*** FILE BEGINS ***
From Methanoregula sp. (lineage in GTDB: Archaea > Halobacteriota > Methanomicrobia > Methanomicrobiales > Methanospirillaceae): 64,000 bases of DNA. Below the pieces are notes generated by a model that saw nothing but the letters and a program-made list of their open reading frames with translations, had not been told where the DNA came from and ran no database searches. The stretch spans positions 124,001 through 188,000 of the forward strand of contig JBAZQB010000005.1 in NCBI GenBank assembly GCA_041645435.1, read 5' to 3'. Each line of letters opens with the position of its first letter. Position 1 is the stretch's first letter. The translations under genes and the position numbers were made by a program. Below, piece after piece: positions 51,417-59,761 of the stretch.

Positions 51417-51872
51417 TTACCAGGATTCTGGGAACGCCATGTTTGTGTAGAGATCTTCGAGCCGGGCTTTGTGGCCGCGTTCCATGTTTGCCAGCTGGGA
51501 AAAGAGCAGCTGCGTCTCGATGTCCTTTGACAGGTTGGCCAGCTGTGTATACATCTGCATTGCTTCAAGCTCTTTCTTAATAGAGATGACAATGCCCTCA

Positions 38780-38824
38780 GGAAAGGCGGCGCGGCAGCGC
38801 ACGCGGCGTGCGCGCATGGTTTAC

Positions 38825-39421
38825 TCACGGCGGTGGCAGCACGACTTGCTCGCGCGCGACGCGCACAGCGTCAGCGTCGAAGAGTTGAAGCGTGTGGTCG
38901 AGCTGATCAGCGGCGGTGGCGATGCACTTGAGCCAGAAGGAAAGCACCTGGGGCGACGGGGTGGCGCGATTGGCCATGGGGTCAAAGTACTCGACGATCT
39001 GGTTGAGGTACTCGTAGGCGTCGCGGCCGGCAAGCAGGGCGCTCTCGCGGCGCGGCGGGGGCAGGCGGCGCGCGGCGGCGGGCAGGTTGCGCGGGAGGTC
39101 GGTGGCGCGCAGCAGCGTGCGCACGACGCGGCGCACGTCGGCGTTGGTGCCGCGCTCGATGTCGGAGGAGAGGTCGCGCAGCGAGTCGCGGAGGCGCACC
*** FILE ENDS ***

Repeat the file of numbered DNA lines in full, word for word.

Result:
From Methanoregula sp. (lineage in GTDB: Archaea > Halobacteriota > Methanomicrobia > Methanomicrobiales > Methanospirillaceae): 64,000 bases of DNA. Below the pieces are notes generated by a model that saw nothing but the letters and a program-made list of their open reading frames with translations, had not been told where the DNA came from and ran no database searches. The stretch spans positions 124,001 through 188,000 of the forward strand of contig JBAZQB010000005.1 in NCBI GenBank assembly GCA_041645435.1, read 5' to 3'. Each line of letters opens with the position of its first letter. Position 1 is the stretch's first letter. The translations under genes and the position numbers were made by a program. Below, piece after piece: positions 51,417-59,761 of the stretch.

Positions 51417-51872
51417 TTACCAGGATTCTGGGAACGCCATGTTTGTGTAGAGATCTTCGAGCCGGGCTTTGTGGCCGCGTTCCATGTTTGCCAGCTGGGA
51501 AAAGAGCAGCTGCGTCTCGATGTCCTTTGACAGGTTGGCCAGCTGTGTATACATCTGCATTGCTTCAAGCTCTTTCTTAATAGAGATGACAATGCCCTCA

Positions 38780-38824
38780 GGAAAGGCGGCGCGGCAGCGC
38801 ACGCGGCGTGCGCGCATGGTTTAC

Positions 38825-39421
38825 TCACGGCGGTGGCAGCACGACTTGCTCGCGCGCGACGCGCACAGCGTCAGCGTCGAAGAGTTGAAGCGTGTGGTCG
38901 AGCTGATCAGCGGCGGTGGCGATGCACTTGAGCCAGAAGGAAAGCACCTGGGGCGACGGGGTGGCGCGATTGGCCATGGGGTCAAAGTACTCGACGATCT
39001 GGTTGAGGTACTCGTAGGCGTCGCGGCCGGCAAGCAGGGCGCTCTCGCGGCGCGGCGGGGGCAGGCGGCGCGCGGCGGCGGGCAGGTTGCGCGGGAGGTC
39101 GGTGGCGCGCAGCAGCGTGCGCACGACGCGGCGCACGTCGGCGTTGGTGCCGCGCTCGATGTCGGAGGAGAGGTCGCGCAGCGAGTCGCGGAGGCGCACC